What are French institutional investors interested in before launching out and injecting several hundreds of thousands or millions of euros? This is the question that BlackLine sought to answer in a study conducted last July among 750 institutional investors, 101 of whom were French.
And if the financial growth forecasts of companies (48%) and market trends (43%) are, unsurprisingly, immediately cited by French investors, the potential growth of the targeted company’s sector of activity is only looked at in 32% of cases in France (compared to 46% globally). Also, poor financial management and the presence of a risk of financial non-compliance do not seem to be of crucial importance to French institutional investors (22% versus 31% globally).
Conversely, specific criteria may dampen investor interest. For example, more than one-third of French respondents say they might choose not to invest in a company if it had to make adjustments after reporting. The presence of financial risk (31%) and a lack of clarity of roles and responsibilities within the management team (29%) are also sharply pointed out. A company needs to have a good, established hierarchy to ensure that information flows and responsibilities are appropriately allocated.
These initial data show that, beyond the numbers, trust in the company and its credibility are two critical factors embodied by adequate financial controls. “The figures tell the story of the company, if they are false, it can make people think that we wanted to lie,” explains Lucie Bordelais, Development Director at BlackLine.
Financial control as a mirror of corporate credibility
Whether French or foreign, more than 9 out of 10 investors believe they need proof that the company is managing its finances properly, presenting accurate financial reports and having visibility into its financial data in real-time.
Moreover, 22% of French institutional investors admit that they would not invest in these financial controls failed, compared with only 14% internationally. A third of them would impose changes on the company, “which could lead to friction with companies that, in general, do not like to be constrained,” according to Lucie Bordelais. For 26% of them, it would be more recommendations than obligations, while another quarter would choose to do further research. This is, therefore, a critical criterion that does not necessarily mean no investment.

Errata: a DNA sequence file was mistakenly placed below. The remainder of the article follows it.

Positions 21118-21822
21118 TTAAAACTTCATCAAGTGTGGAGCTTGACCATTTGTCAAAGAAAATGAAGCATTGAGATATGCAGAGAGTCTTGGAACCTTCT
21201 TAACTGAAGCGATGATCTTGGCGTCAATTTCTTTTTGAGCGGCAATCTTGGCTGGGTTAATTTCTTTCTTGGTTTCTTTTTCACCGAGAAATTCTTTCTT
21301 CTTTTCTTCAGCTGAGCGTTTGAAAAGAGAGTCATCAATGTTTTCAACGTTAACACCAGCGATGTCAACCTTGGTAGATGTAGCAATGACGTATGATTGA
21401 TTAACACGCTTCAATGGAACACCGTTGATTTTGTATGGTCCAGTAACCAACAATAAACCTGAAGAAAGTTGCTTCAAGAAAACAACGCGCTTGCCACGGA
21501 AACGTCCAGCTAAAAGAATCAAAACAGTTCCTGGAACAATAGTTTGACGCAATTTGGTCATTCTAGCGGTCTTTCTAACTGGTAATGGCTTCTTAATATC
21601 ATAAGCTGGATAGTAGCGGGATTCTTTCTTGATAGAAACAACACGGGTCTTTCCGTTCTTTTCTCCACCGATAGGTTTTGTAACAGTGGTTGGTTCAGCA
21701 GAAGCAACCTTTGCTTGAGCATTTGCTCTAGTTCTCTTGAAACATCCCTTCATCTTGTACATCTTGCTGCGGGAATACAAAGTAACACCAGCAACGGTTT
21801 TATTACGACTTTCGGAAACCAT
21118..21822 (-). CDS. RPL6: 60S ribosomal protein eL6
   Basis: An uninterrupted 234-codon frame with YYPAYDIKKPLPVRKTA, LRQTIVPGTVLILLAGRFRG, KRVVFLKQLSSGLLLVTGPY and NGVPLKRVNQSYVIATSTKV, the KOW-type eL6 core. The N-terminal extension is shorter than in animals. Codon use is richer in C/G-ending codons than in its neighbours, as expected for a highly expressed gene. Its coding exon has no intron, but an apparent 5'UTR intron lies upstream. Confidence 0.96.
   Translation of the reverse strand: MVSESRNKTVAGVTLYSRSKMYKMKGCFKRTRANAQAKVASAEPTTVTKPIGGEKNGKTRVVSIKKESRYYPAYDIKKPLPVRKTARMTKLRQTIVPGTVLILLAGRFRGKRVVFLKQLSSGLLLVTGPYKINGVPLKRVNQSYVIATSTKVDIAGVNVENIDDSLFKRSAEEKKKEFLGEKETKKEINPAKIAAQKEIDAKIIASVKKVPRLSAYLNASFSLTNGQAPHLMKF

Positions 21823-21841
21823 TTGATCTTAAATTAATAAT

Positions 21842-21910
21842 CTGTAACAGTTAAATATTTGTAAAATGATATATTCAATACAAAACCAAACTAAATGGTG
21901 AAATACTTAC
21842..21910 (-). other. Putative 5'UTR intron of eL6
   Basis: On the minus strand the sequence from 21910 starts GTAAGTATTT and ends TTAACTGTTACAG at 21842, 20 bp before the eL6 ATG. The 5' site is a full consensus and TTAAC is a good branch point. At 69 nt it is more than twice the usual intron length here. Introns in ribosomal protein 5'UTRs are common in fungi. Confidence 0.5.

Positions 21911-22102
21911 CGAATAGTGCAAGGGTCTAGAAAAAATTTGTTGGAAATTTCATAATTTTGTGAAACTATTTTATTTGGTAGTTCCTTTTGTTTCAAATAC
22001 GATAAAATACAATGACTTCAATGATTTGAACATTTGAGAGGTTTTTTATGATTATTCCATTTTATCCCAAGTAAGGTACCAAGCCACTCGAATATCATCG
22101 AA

“To invest, you have to have confidence in the economy but also in businesses,” emphasizes Lucie Bordelais. This is confirmed in reality, with 65% acknowledging that they have full confidence in the data issued by companies while, at the same time, “creative” accounting (to meet investors’ expectations or to make themselves more desirable) is a widespread practice, of which nearly 9 out of 10 investors are fully aware. “Even if these are legal practices, in theory, institutional investors do not appreciate the fact that companies take advantage of financial loopholes to present their figures in a falsely favourable manner and try to appease them,” explains Lucie Bordelais, Regional Vice President, BlackLine France.
But if there is an error in the financial report, the credit given to the company can quickly crumble. Indeed, 7 out of 10 investors announce a loss of confidence in the company, while 55% would even try to withdraw from their investment. 80% of them believe that this is the responsibility of the CEO, who has the corporate mandate of the company. The CFO is little questioned in France (21%), while internationally, he is guilty of 38% of investors.
Will AI replace investors tomorrow?
The subject of new technologies also affects the sphere of finance. While some software such as BlackLine can automate specific tasks such as auditing, artificial intelligence has not yet found its place in the investment sphere. Thus, 48% of investors note a lack of maturity of these technologies, an idea shared by Firas Abou Merhi, a partner in charge of the financial advisory team at Mazars.
Nevertheless, 52% of investors believe that AI-controlled bots will one day be able to calculate the best investment opportunities, and 48% think that it will be ready, coupled with the Learning machine, to provide more detailed information (compared to 69% worldwide).
Despite the lack of enthusiasm of the French on this point, these technologies should not be neglected. According to Jean-Claude De Vera, Chairman of AgileGBS and Co-Chairman of the DFCG Île-de-France, “technologies already allow us to perform repetitive tasks that a man would not want to perform,” thus giving people time to tackle more in-depth analyses.